* European stocks dip, dollar weakens
* Earnings depress Google, IBM in after-hours trade
* Profit warnings also hurt European stocks
* Wall St lifted by dovish Yellen, upbeat Fed Beige Book
LONDON, April 17 (Reuters) - European stocks dipped on Thursday as disappointing earnings from U.S. tech heavyweights Google and IBM dampened the previous session's upbeat tone on Wall Street, and the dollar weakened on dovish remarks from the Federal Reserve.
Google Inc fell as much as 6 percent after first-quarter revenue fell short of Wall Street targets and margins narrowed as its ads prices decline persisted.
Shares in IBM Corp fell as much as 4 percent after the world's largest technology services company reported its lowest quarterly revenue for five years as it struggles with falling demand for storage and server products.
European stocks fell 0.14 percent, with upcoming Easter holidays, profit warnings from French spirits maker Remy Cointreau and German business software maker SAP and tensions over Ukraine also weighing.
Wall Street had ended Wednesday with more vigour. Both the Dow and S&P 500 gained about 1 percent, while the Nasdaq bounced by 1.29 percent.
Economic news out of the United States was mixed, with industrial production beating forecasts but housing starts disappointing.
Still, investors were cheered by the Fed's Beige Book of anecdotal information on business activity which showed activity picked up in recent weeks as weather-related drag eased.
The dollar and U.S. Treasury yields fell after Fed Chair Janet Yellen on Wednesday said it might take two years to return to full employment and there was more risk of inflation staying too low than going too high.
Achieving the Fed's economic goals "will likely require low real interest rates for some time", a policy view she said was shared broadly across many advanced economies.
"Yellen's comments have hurt the dollar as she has indicated that the Fed is in no hurry to raise rates," Societe Generale currency strategist Alvin Tan said.
"With U.S. yields at the bottom of its recent range, we expect the dollar to remain soft. Only when yields pick up and the market focuses on rate hikes by the Fed will the dollar start to rally. That we expect some time in the third quarter of this year."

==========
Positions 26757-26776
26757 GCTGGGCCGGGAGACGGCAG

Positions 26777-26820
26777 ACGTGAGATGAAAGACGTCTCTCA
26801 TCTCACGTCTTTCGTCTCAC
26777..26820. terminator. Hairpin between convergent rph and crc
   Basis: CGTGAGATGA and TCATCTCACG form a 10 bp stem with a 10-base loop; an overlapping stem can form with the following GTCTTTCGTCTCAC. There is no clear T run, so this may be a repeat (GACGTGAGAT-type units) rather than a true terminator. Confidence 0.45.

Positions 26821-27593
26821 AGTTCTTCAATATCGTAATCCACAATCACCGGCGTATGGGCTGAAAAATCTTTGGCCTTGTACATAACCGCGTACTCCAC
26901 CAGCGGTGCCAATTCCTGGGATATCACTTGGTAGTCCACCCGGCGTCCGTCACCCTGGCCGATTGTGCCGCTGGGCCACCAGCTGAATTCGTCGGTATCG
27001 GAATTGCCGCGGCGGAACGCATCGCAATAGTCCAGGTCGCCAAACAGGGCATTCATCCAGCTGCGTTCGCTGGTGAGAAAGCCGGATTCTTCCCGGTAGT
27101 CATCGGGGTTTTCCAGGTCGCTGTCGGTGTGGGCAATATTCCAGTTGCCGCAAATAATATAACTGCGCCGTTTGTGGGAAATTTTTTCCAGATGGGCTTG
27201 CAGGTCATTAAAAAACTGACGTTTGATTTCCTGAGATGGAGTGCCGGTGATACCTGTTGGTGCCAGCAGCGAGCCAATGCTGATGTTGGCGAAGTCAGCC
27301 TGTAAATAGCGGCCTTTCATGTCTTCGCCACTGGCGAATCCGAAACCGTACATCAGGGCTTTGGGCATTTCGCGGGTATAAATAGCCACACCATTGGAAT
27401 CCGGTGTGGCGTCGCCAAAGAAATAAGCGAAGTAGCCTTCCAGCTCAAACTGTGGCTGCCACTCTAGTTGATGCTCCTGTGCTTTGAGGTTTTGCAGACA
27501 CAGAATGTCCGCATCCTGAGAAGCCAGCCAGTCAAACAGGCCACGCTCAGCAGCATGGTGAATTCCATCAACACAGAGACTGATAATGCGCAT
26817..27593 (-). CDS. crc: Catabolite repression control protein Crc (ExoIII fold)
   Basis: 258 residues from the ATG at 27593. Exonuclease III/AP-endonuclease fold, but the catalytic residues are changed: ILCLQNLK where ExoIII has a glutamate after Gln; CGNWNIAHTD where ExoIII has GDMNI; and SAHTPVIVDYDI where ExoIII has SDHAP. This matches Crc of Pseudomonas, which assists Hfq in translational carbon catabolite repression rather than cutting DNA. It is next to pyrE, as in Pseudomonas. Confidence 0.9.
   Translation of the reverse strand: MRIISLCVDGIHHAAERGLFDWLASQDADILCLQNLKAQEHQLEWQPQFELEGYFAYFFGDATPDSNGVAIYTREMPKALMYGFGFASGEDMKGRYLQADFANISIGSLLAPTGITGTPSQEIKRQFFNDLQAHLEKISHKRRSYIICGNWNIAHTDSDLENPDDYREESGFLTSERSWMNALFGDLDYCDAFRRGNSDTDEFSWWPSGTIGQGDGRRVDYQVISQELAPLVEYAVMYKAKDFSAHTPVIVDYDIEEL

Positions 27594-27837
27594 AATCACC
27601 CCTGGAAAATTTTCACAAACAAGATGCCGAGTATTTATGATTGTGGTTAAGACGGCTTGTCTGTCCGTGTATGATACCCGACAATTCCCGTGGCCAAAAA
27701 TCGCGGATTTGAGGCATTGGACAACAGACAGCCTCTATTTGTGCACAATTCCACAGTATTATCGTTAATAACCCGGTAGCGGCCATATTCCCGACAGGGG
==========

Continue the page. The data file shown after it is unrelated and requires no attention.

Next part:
Yields on Treasury 30-year bonds dipped to their lowest since June at 3.44 percent before pulling back to 3.456 percent. German Bund futures rose 4 ticks to 144.40.
The dollar eased to 101.97 yen from an early high at 102.26. The euro was firmer at $1.3838, but well within recent ranges.
Bonds in peripheral Europe extended their spectacular rally amid speculation that persistently low inflation would force the European Central Bank to launch further stimulus.
Yields on Spanish 10-year debt sank to their lowest in over eight years at 3.044 percent, while Italian 10-year yields hit an all-time trough at 3.07 percent.
The yield on the first bond Greece sold after its 2012 default dipped just below its issuance levels, as Athens rejoined the ECB-driven rally in peripheral debt markets following a brief period of selling pressure.
"The rally in peripheral bond markets continued unabated this week and I don't see why Greece should go against the tide," KBC strategist Mathias van der Jeugt said.
Tension remained over the situation in Ukraine where the interior minister said on Thursday that three pro-Russian separatists were killed in shooting that broke out overnight in the town of Mariupol on the Sea of Azov.
Ukrainian, Russian and Western diplomats arrived for emergency talks in Switzerland, but there was little hope of any progress in resolving a crisis that has seen armed pro-Russian fighters seize whole swathes of Ukraine.
Spot gold steadied at $1,300 an ounce, having found support around $1,290/1,293 after this week's technical selloff.
Brent crude for June edged up 1 cent to $109.62 a barrel and U.S. crude 34 cents at $104.10, with tensions over Ukraine heightening concerns over Russian supplies.
(Additional reporting by Wayne Cole in Sydney and Anirban Nag and Marius Zaharia in London; Editing by Louise Ireland)